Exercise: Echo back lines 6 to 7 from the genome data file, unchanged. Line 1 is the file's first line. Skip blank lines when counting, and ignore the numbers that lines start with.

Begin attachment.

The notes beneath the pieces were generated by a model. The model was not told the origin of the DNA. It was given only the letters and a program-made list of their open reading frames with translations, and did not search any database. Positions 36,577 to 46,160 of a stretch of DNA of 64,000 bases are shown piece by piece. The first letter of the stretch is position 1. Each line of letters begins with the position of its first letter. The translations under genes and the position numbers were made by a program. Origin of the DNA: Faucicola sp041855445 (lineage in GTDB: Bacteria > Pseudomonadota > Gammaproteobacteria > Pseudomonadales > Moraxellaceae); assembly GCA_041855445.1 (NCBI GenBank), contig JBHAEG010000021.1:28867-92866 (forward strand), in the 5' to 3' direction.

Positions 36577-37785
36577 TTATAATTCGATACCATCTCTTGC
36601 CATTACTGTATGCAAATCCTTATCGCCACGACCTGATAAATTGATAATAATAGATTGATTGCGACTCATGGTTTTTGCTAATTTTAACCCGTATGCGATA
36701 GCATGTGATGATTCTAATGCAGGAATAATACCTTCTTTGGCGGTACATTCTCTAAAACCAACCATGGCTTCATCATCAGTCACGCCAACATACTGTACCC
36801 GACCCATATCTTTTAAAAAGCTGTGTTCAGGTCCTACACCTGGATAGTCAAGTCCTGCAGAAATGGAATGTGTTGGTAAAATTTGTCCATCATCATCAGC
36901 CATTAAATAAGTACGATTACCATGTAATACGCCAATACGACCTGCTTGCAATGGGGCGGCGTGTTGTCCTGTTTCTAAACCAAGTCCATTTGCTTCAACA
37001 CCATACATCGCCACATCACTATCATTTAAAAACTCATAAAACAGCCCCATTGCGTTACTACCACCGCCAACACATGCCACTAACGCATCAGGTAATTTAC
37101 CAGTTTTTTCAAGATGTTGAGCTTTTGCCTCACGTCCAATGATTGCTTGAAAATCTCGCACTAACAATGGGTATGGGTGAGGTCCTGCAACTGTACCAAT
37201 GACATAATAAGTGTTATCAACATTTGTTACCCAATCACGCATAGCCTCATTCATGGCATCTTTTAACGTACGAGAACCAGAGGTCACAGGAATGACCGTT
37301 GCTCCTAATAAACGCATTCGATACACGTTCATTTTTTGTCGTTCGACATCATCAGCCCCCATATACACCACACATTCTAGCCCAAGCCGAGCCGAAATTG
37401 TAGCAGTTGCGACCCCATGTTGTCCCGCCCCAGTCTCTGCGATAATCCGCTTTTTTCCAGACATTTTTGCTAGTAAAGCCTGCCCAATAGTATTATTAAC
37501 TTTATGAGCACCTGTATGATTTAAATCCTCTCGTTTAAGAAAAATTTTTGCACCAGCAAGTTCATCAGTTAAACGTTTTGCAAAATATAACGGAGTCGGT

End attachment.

36801 GACCCATATCTTTTAAAAAGCTGTGTTCAGGTCCTACACCTGGATAGTCAAGTCCTGCAGAAATGGAATGTGTTGGTAAAATTTGTCCATCATCATCAGC
36901 CATTAAATAAGTACGATTACCATGTAATACGCCAATACGACCTGCTTGCAATGGGGCGGCGTGTTGTCCTGTTTCTAAACCAAGTCCATTTGCTTCAACA